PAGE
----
This knowledge was summarized in the advanced textbook “Photomorphogenesis in Plants” (Kendrick and Kronenberg, eds.,). This book contains 11 chapters focusing on the UV-B radiation effects on plants from the UV-B environment and ecosystem impact, UV-B changes in plant physiology and secondary metabolism, the biochemistry and molecular biology of UV-B responses and isolation and characterization of the UV-B photoreceptor and signal transduction.

Plants are able to perceive UV-B using the UV-B photoreceptor UVR8 which is linked to a specific molecular signaling pathway and leads to UV-B acclimation. Herein we review the biological process in plants from initial UV-B perception and signal transduction through to the known UV-B responses that promote survival in by: In plants, both enzymatic and non‐enzymatic antioxidant defence systems operate in response to UV‐B‐induced oxidative stress, due to excessive generation of reactive oxygen species (ROS).

Some flavonoids and phenolic compounds help in protecting the plants and their photosynthetic tissues from UV‐B‐induced by: 8. where plants do not receive any UV‐B before the actual UV‐B treatment.

These irradia - tion conditions are very different from those present in the natural environment, where. UV-B stimulates plants to accumulate specific flavonol glycosides which are produced in the vacuoles of epidermal and subepidermal cells protecting plants from UV-B irradiation (Emiliani et al., ; Cited by: UV-B Radiation: From Environmental Stressor to Regulator of Plant Growth presents a comprehensive overview of the origins, current state, and future horizons of scientific research on ultraviolet-B radiation and its perception in plants.

Chapters explore all facets of UV-B research, including the basics of how UV-B's shorter wavelength. UV-B Radiation: From Environmental Stressor to Regulator of Plant Growth presents a comprehensive overview of the origins, current state, and future horizons of scientific research on ultraviolet-B radiation and its perception in plants.

Chapters explore all facets of UV-B research, including the basics of how UV-B's shorter wavelength Author: Vijay Pratap Singh. Many different plant responses to supplemental UV-B radia- tion have been observed (Tevini and Teramura, ). The best studies have increased UV-B levels to simulate conditions that would exist with a defined reduction in the ozone layer (typi- cally 10 to 20%).

As a control, the same lamps are shielded with a plastic film that absorbs all UV Cited by: ISBN: OCLC Number: Description: xx, pages: illustrations, map ; 24 cm.

Contents: Global ozone depletion: observations and theory / J.A. Pyle --Monitoring changes in UV-B radiation / A.R. Webb --Action spectra for UV-B effects on plants: monochromatic and polychromatic approaches for analysing plant responses / M.G.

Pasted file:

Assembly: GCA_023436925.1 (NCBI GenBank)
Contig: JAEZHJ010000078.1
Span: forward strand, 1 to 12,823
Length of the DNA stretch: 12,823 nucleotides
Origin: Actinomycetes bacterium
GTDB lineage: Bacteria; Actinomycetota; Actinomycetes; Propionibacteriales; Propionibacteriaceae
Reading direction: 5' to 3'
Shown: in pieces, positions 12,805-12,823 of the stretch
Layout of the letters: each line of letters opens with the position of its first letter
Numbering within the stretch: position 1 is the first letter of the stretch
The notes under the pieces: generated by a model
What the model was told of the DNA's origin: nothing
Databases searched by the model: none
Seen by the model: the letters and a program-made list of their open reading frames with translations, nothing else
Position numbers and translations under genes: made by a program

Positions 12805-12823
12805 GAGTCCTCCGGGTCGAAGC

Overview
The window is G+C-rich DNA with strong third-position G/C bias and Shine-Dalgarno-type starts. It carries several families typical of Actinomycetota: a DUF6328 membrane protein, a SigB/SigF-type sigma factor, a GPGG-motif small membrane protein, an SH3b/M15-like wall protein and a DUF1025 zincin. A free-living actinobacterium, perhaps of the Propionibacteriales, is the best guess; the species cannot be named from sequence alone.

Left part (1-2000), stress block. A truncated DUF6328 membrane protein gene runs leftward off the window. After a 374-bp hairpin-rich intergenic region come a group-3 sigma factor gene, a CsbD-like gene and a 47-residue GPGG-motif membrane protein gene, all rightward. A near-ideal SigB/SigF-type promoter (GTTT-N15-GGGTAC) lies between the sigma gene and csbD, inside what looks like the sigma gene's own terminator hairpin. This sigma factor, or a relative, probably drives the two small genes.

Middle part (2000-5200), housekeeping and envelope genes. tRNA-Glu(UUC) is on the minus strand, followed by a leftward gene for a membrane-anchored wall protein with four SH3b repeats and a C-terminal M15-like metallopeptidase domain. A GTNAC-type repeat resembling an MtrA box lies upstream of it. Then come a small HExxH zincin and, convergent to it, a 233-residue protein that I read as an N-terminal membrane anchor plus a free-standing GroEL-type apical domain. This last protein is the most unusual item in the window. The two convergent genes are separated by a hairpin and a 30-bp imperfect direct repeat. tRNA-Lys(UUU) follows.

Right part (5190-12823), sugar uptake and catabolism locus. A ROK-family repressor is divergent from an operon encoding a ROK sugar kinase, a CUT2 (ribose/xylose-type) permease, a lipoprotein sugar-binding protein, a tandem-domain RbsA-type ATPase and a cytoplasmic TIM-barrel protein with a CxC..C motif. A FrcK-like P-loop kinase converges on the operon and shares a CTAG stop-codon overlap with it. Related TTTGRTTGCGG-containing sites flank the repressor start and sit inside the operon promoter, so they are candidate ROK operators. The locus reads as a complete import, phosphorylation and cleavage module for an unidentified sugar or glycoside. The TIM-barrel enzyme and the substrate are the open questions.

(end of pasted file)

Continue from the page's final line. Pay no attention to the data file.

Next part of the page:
Holmes --DNA damage and repair in. Plants and UV-B is a fascinating volume, as much for its ability to highlight the gaps in current knowledge as for its broad and integrative approach.

By raising so. Ultraviolet B (UV-B) light is a portion of solar radiation that has significant effects on the development and metabolism of plants. Effects of UV-B on plants can be classified into photomorphogenic effects and stress effects.

These effects largely rely on the control of, and interactions with, hormonal by:   When given UVB throughout the entire growth cycle, sensitive plants such as leafy greens often display reduced growth (plant height, dry weight, leaf area, etc.) and photosynthetic activity.

Generally, the effectiveness of UVB also varies both among species and among individual strains or genetics of a given species. A common plant acclimation response to a variety of environmental stressors is the accumulation of antioxidants and secondary metabolites.

For example, ultraviolet-B (UV-B) radiation impacts on the levels of a broad range of metabolites, including phenolic, terpenoid and alkaloid compounds.

plants and eliminating the need for border plants. UV-B radiation treatments In Experiment I, five UV-B radiation treatments, zero (control, no UV-B), and a total daily dose of biologically effective UV-B radiation of 4, 8, 12 and 16kJm−2 were imposed soon after emer-gence.

In Experiment II. Plants grown in UV-exposed locations, i.e. at higher altitudes or geographical latitudes, are commonly more UV-B tolerant than plants grown at places with low UV-B exposure (Jordan, ).

Such a variety of UV-B tolerance has been even shown between different Arabidopsis ecotypes (Torabinejad and Caldwell, ). Posted on August 3, UV light for plants are split into 3 categories based on wavelength: Ultraviolet A (UVA) is from nm and comprises about 3% of the photons in natural sunlight that make it through Earth's atmosphere.

UVA lights for plants do not damage DNA.